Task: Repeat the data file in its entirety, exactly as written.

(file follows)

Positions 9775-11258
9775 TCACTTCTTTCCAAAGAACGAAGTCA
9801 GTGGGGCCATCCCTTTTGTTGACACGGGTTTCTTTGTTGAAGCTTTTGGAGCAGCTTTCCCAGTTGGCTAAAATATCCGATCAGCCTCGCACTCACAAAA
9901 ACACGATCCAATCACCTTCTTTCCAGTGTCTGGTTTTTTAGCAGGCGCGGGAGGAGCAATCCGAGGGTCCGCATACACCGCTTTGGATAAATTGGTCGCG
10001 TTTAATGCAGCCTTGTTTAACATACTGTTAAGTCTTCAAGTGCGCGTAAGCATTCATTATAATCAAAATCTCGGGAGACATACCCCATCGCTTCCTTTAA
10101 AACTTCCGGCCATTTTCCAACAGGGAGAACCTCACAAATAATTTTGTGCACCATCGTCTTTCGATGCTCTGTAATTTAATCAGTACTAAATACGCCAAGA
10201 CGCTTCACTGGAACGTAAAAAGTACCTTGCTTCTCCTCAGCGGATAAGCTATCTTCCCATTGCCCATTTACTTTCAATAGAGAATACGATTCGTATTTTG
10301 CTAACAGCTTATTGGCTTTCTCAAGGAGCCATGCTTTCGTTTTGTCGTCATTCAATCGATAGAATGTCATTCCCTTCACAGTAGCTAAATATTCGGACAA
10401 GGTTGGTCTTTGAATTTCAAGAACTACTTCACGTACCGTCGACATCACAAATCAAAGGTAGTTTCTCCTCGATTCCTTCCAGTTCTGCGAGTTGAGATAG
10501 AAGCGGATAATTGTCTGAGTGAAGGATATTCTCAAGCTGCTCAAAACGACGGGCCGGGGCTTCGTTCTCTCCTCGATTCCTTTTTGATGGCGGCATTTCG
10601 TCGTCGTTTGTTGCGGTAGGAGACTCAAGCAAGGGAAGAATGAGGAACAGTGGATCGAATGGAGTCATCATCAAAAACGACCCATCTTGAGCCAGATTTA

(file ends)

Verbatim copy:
Positions 9775-11258
9775 TCACTTCTTTCCAAAGAACGAAGTCA
9801 GTGGGGCCATCCCTTTTGTTGACACGGGTTTCTTTGTTGAAGCTTTTGGAGCAGCTTTCCCAGTTGGCTAAAATATCCGATCAGCCTCGCACTCACAAAA
9901 ACACGATCCAATCACCTTCTTTCCAGTGTCTGGTTTTTTAGCAGGCGCGGGAGGAGCAATCCGAGGGTCCGCATACACCGCTTTGGATAAATTGGTCGCG
10001 TTTAATGCAGCCTTGTTTAACATACTGTTAAGTCTTCAAGTGCGCGTAAGCATTCATTATAATCAAAATCTCGGGAGACATACCCCATCGCTTCCTTTAA
10101 AACTTCCGGCCATTTTCCAACAGGGAGAACCTCACAAATAATTTTGTGCACCATCGTCTTTCGATGCTCTGTAATTTAATCAGTACTAAATACGCCAAGA
10201 CGCTTCACTGGAACGTAAAAAGTACCTTGCTTCTCCTCAGCGGATAAGCTATCTTCCCATTGCCCATTTACTTTCAATAGAGAATACGATTCGTATTTTG
10301 CTAACAGCTTATTGGCTTTCTCAAGGAGCCATGCTTTCGTTTTGTCGTCATTCAATCGATAGAATGTCATTCCCTTCACAGTAGCTAAATATTCGGACAA
10401 GGTTGGTCTTTGAATTTCAAGAACTACTTCACGTACCGTCGACATCACAAATCAAAGGTAGTTTCTCCTCGATTCCTTCCAGTTCTGCGAGTTGAGATAG
10501 AAGCGGATAATTGTCTGAGTGAAGGATATTCTCAAGCTGCTCAAAACGACGGGCCGGGGCTTCGTTCTCTCCTCGATTCCTTTTTGATGGCGGCATTTCG
10601 TCGTCGTTTGTTGCGGTAGGAGACTCAAGCAAGGGAAGAATGAGGAACAGTGGATCGAATGGAGTCATCATCAAAAACGACCCATCTTGAGCCAGATTTA